Back when I was still thinking about what a programme of public in art in St Loyes might look like, I went for a wander around the ward with Rosie King. Rosie is an environmental artist with an interest in place and its buildings. I first came across her in 2015 when she was chalking on the pavement of Princesshay. It turned out she was drawing the outline of the Exeter Phoenix, Thomas Sharp’s plans for rebuilding Exeter after World War II.
We found a great deal to mull over:
- St Loyes as the digestive system of Exeter, the source of much of what it needs: water, energy, comms companies have offices there; Sowton supplies building materials, Amazon, Booker; police, fire, ambulance have bases.
- St Loyes is on the east side of the city; it’s where the sun rises and the day starts.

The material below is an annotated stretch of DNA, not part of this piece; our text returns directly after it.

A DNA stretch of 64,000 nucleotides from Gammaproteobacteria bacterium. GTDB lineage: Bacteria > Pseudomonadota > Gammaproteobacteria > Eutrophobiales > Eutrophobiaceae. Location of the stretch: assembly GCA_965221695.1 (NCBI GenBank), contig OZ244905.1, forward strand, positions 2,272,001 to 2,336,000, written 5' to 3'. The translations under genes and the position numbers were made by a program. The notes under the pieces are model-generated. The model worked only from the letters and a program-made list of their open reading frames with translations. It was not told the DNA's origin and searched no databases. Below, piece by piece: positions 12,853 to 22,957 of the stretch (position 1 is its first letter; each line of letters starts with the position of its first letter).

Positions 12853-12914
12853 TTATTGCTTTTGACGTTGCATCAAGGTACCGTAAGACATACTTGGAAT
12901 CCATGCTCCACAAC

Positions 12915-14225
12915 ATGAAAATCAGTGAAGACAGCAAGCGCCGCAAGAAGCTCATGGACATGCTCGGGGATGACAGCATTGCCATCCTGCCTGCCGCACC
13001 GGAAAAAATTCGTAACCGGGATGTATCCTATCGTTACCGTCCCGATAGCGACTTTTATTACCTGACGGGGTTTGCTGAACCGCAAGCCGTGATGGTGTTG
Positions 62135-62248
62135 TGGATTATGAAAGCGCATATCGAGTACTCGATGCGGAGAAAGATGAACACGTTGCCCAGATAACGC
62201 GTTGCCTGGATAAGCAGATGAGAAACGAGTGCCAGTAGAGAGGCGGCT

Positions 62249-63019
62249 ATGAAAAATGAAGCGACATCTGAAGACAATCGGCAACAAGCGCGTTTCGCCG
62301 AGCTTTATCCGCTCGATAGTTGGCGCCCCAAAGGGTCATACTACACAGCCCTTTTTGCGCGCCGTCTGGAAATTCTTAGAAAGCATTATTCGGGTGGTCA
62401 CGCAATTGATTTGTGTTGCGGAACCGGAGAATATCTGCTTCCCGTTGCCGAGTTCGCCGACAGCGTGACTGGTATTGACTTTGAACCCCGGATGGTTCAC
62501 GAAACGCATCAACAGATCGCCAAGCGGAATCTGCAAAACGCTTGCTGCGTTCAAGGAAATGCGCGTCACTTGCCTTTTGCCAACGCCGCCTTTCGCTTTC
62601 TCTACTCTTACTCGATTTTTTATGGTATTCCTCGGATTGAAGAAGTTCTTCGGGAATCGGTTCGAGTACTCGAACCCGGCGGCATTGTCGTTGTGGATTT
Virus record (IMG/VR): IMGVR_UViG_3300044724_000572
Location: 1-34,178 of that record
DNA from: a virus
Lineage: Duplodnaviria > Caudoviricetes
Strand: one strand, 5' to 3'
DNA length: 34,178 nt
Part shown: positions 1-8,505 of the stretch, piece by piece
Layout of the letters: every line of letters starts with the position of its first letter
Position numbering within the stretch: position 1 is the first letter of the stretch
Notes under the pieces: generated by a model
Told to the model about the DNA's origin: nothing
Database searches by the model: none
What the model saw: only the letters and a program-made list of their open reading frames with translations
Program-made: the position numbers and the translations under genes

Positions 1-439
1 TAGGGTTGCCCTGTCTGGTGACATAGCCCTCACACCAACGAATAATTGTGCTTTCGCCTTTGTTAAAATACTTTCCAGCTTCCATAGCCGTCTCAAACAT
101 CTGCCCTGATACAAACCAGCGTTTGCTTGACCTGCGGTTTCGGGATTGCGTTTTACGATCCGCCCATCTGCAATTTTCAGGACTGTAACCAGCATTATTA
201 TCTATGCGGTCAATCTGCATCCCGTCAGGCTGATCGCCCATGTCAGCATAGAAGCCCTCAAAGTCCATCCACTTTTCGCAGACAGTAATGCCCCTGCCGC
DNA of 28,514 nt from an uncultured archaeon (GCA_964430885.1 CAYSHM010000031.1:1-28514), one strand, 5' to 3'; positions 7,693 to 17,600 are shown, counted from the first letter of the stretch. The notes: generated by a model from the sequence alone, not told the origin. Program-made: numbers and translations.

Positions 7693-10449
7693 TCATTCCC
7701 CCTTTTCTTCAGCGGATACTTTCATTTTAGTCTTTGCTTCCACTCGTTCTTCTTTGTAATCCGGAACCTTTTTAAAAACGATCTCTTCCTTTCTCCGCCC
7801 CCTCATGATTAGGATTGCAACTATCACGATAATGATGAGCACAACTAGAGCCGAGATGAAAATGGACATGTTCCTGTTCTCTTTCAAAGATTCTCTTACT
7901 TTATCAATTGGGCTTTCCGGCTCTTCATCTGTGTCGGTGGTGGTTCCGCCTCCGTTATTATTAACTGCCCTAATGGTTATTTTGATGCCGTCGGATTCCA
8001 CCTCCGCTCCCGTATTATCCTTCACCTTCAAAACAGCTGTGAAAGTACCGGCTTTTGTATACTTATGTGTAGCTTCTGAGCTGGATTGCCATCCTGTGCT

- Transience & liminality: arterial routes bounding or cutting through; holiday makers on change-over day at the J30 services; shoppers at Exe Vale retail park; boulders placed against travellers.
- Urban design priorities, and subverting them: road crossings fit with cars rather than people on foot; desire paths where the crossings are made anyway; men in hi-vis jackets, using the boulders as a smoking stop; the homeless man making a camp.
- Green space: all the trees and mini-wildernesses, and dens; pockets of green and biodiversity; picnic tables and benches dotted around Sowton.
- Different areas of knowledge held by different people: where to forage for cherries, plums and blackberries; where parking spots for campervans are available.
- ‘Waves of immigration’ and its associated architecture: pre-war council housing; suburbs of the 1960s and 1970s boom; new suburban in-fill estates, building on the green lungs.
- Signage: restricting parking; designated activity zones; rules in playgrounds and other possibly community space.
Here are Rosie’s photos of suburban architecture through the ages…
…and mine of pockets of green space.